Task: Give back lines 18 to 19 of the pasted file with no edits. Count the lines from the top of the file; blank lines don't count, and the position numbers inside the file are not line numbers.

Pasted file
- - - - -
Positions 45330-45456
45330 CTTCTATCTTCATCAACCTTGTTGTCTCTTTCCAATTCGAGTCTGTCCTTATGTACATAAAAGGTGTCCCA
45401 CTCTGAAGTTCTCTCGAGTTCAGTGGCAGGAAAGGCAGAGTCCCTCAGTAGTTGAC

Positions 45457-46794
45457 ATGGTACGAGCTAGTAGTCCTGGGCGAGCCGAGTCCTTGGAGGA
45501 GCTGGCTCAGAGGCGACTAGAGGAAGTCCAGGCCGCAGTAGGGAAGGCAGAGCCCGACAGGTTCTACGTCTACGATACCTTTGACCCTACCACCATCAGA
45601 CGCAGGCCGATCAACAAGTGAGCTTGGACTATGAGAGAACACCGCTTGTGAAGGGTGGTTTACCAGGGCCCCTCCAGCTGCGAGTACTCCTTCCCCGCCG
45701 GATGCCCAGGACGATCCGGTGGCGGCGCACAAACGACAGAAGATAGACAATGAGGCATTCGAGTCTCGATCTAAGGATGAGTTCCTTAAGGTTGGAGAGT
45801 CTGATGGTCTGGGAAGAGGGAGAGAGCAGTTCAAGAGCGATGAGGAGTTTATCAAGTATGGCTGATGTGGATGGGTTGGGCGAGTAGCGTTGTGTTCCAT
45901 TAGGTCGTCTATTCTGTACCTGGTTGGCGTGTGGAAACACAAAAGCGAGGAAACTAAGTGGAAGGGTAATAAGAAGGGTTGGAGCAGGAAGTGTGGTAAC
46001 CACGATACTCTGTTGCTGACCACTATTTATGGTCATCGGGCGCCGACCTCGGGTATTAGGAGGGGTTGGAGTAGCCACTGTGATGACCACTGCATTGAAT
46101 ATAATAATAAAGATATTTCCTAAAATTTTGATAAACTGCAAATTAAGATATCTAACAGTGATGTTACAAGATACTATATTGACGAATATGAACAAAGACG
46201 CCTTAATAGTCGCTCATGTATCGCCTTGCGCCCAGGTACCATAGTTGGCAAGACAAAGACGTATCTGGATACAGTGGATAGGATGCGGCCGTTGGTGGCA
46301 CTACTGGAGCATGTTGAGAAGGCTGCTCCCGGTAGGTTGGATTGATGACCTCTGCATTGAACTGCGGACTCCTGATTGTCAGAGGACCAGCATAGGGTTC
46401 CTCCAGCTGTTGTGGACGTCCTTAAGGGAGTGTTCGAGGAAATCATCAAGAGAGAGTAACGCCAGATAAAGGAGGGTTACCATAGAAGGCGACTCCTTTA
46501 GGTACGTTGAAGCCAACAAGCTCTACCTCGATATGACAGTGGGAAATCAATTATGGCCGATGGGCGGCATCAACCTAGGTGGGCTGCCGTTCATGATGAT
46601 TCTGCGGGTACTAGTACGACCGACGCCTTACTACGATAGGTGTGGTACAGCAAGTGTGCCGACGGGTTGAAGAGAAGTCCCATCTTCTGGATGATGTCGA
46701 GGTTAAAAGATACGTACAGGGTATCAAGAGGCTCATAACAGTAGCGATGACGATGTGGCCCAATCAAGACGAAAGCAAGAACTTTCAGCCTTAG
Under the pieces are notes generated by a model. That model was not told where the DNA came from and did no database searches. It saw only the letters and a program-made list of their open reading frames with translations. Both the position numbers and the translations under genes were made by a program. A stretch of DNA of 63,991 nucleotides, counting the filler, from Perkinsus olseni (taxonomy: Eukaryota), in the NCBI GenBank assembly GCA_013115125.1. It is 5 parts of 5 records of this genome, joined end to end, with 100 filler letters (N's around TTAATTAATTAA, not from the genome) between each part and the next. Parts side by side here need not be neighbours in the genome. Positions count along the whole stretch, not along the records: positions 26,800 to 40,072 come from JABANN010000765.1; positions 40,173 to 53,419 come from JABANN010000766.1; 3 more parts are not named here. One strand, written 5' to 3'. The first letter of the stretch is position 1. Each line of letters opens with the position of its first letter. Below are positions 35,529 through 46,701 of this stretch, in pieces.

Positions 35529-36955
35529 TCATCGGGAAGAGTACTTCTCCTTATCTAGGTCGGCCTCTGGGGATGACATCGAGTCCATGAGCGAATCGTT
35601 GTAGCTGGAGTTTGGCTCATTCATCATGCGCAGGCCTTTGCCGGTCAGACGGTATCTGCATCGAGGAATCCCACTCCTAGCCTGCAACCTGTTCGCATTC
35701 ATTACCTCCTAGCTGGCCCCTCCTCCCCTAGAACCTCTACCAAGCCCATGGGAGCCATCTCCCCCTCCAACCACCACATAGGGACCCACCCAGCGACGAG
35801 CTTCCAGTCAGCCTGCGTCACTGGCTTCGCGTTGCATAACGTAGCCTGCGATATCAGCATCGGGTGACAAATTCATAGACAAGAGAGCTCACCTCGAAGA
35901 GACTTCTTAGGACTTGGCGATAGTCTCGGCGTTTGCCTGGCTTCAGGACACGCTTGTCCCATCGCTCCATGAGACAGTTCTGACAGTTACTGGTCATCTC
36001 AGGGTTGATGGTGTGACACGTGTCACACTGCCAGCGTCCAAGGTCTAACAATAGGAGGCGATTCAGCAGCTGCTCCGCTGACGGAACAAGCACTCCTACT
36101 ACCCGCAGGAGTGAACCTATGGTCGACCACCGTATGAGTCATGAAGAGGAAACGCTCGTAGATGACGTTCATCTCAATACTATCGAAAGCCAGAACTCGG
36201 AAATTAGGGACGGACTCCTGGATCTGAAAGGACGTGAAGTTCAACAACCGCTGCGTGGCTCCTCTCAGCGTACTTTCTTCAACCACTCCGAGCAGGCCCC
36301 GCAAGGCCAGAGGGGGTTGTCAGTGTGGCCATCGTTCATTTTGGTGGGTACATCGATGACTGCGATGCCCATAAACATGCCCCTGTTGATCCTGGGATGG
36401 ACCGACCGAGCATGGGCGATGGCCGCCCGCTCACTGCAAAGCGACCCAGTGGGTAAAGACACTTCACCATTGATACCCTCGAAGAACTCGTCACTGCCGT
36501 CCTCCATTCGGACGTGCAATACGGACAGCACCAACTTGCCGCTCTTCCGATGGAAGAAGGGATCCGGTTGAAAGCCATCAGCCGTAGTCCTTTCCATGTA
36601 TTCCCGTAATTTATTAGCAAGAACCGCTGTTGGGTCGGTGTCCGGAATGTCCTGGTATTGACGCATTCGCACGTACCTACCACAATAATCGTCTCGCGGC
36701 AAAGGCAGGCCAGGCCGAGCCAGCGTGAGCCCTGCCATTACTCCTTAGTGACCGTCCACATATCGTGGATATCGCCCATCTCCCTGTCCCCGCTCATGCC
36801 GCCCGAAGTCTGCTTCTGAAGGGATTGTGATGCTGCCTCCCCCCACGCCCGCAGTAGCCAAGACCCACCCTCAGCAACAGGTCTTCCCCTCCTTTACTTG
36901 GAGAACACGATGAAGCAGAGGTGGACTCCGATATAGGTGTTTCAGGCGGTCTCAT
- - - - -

46701 GGTTAAAAGATACGTACAGGGTATCAAGAGGCTCATAACAGTAGCGATGACGATGTGGCCCAATCAAGACGAAAGCAAGAACTTTCAGCCTTAG
Under the pieces are notes generated by a model. That model was not told where the DNA came from and did no database searches. It saw only the letters and a program-made list of their open reading frames with translations. Both the position numbers and the translations under genes were made by a program. A stretch of DNA of 63,991 nucleotides, counting the filler, from Perkinsus olseni (taxonomy: Eukaryota), in the NCBI GenBank assembly GCA_013115125.1. It is 5 parts of 5 records of this genome, joined end to end, with 100 filler letters (N's around TTAATTAATTAA, not from the genome) between each part and the next. Parts side by side here need not be neighbours in the genome. Positions count along the whole stretch, not along the records: positions 26,800 to 40,072 come from JABANN010000765.1; positions 40,173 to 53,419 come from JABANN010000766.1; 3 more parts are not named here. One strand, written 5' to 3'. The first letter of the stretch is position 1. Each line of letters opens with the position of its first letter. Below are positions 35,529 through 46,701 of this stretch, in pieces.